A COVID-19 Severity Index
On March 11, 2020, the World Health Organisation (WHO) qualified the Covid-19 virus, which originated in China in December 2019, as a pandemic, since on that date it had circulated across all continents and to the vast majority of countries worldwide.
Since January 2020, some countries have experienced a favourable trend (concomitantly recording a slowdown in new infections, a continuous increase in recoveries and a decrease in deaths linked to the disease), whilst others are still struggling to control the propagation of the virus and its negative consequences on the lives of the sick.
It seemed necessary to us, therefore, to build a synthetic index, which summarises the respective performances of countries in their strategy for fighting the virus. This index will make it possible at any time, to instantly estimate the severity of the pandemic in different countries. The index is calculated on a weekly frequency for 169 countries.
As of 10 May 2020, the average score for the countries in the sample is 0.74, corresponding to a globally moderate severity. Europe has an average score of 0.77 and has seen a significant decrease in severity in recent weeks. For Africa, the scores are between 0.99 and 0.30, with an average of 0.70. In America, scores range from a low of 0.34 to 0.98, with an average of 0.69, the highest level of severity in the world. Asia averages a score of 0.74. Oceania performs the best, with an average score of 0.98.
The SARS-CoV-2 Pandemic Management: The Case of Morocco
The resilience of States is put to a severe test in times of major crises, particularly in the face of a pandemic which places a drastic strain on economic activities, disrupts the lifestyles of citizens, weakens social systems and puts pressure on sanitation structures, to mention just a few directly negative effects. So, therefore, what is the best approach to adopt in such a scenario?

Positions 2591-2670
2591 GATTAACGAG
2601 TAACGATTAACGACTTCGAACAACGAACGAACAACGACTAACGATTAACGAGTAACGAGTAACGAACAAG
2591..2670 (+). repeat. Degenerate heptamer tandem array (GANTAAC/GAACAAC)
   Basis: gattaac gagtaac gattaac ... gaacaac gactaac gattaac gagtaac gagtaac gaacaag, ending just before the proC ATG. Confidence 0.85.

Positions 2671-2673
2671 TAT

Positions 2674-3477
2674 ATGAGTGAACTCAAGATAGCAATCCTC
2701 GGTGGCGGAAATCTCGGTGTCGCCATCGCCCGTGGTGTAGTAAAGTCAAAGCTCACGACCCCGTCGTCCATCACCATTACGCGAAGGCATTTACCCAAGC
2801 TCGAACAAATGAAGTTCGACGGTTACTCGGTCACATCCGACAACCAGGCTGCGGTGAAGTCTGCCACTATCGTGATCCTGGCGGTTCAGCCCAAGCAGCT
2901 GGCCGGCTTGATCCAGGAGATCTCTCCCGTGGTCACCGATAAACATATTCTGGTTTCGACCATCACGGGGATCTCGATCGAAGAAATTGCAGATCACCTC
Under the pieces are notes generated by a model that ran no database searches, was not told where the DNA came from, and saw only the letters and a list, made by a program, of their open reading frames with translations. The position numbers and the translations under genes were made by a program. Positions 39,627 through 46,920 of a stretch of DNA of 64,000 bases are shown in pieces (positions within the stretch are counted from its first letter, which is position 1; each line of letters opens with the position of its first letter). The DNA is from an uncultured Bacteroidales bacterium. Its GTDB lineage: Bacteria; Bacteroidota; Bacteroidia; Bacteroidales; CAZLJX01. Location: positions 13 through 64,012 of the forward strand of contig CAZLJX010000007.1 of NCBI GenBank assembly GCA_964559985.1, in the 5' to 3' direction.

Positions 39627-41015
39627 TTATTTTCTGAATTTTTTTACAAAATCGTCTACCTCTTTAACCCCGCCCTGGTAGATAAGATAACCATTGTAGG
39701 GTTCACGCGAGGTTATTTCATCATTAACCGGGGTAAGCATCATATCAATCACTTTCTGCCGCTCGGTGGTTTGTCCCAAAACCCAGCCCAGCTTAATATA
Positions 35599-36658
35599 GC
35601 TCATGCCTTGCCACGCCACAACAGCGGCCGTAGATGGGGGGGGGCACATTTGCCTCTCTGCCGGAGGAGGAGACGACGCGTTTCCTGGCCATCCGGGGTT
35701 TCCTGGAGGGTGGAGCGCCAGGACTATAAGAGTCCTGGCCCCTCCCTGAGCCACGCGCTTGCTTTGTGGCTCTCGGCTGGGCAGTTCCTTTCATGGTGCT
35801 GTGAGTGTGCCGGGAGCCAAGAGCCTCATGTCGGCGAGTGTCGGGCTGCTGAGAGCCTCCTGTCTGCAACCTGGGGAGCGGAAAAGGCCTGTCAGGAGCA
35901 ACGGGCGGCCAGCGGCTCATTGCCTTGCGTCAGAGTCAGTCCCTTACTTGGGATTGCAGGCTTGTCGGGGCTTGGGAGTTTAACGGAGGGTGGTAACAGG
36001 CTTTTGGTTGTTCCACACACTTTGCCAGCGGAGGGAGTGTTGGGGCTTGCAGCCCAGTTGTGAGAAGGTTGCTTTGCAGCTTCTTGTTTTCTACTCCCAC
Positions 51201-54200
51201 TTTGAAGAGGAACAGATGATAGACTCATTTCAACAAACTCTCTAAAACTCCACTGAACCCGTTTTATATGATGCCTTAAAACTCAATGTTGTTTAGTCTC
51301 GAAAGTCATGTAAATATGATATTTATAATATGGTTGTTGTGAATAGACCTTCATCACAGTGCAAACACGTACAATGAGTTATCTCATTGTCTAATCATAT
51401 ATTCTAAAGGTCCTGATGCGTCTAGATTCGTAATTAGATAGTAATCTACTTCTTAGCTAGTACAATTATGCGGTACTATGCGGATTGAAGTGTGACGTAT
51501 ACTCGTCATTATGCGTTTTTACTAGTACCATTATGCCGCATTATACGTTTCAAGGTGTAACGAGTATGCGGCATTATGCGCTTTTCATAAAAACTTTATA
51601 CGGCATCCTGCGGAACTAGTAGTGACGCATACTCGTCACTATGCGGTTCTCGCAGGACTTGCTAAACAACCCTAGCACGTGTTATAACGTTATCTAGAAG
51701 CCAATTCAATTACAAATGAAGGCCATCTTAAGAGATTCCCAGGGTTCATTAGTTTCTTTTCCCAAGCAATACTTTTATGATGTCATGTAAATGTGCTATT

In the first part of this paper we attempt to underline the epidemiological fundamentals of SARS-CoV-2 before proposing a general model to be applied to the Moroccan case that, whilst highlighting the confinement policy measure adopted by Morocco, temporally and dynamically outlines the spread of COVID-19 through multiple simulations.
In the second part, after the first part has covered the hallmarks of the coronavirus in terms of the spread of the COVID-19 disease, the paper tackles the additional contribution of technology, alongside other measures being used (diagnosis, confinement etc), to curb the pandemic.
Several approaches , notably based on Bluetooth and GPS geolocation, are emphasised, e.g. contact tracing or proximity tracing with the aim of protecting the population on a voluntary basis, whilst guaranteeing relative or complete anonymity. This naturally leads us to the third part of the paper where we deal with social acceptability, the ratchet effect, and ethics as the underlying conditions for the use of personal data.
In short, the structured nature of this article offers original thinking on the capability of coping with the SARS-CoV-2 pandemic under a multi-disciplinary prism, avoiding the usual segmented thinking model, where only one component is processed at a time, ignoring the links between different levels and perceptions, thereby reducing the chances of solving any given problem in its entirety, regardless of its complexity.
Mind the Measure: On the Effect of Anti-Dumping Investigations in Egypt
The Anti-Dumping Agreement of the World Trade Organisation (WTO) determines when governments can or cannot respond to dumping. Indeed, the latter happens when a company exports a product at a price lower than the price it charges to its own home market. While this tool has been widely used by developed and developing countries, the literature on anti-dumping is rather scarce. Thus, this paper examines the impact of the anti-dumping measures initiated by the Government of Egypt on imports during the period 2001-2015. Our contribution is twofold. First, the paper distinguishes between the effect of anti-dumping measures on the value, the volume and the price of imports. Second, it differentiates between the investigation, destruction and diversion effects of anti-dumping measures. Our main findings show that, once the investigation is approved, whilst prices increase and quantities decrease, the latter is stronger than the former. Moreover, once the investigation is initiated, there is an investigation effect. This effect means that imports are likely to decrease during the investigation review period before the final decision of the WTO is announced. Second, anti-dumping measures have a significant destruction effect. This refers to imports coming from countries included in the investigation decreasing once the latter is approved. This decrease is even higher in the year following the anti-dumping duty being imposed. Finally, and as a consequence of the anti-dumping measure, a diversion effect is observed. This can be explained by the fact that the origin of imports will shift from countries targeted by the measure to those that are non-targeted.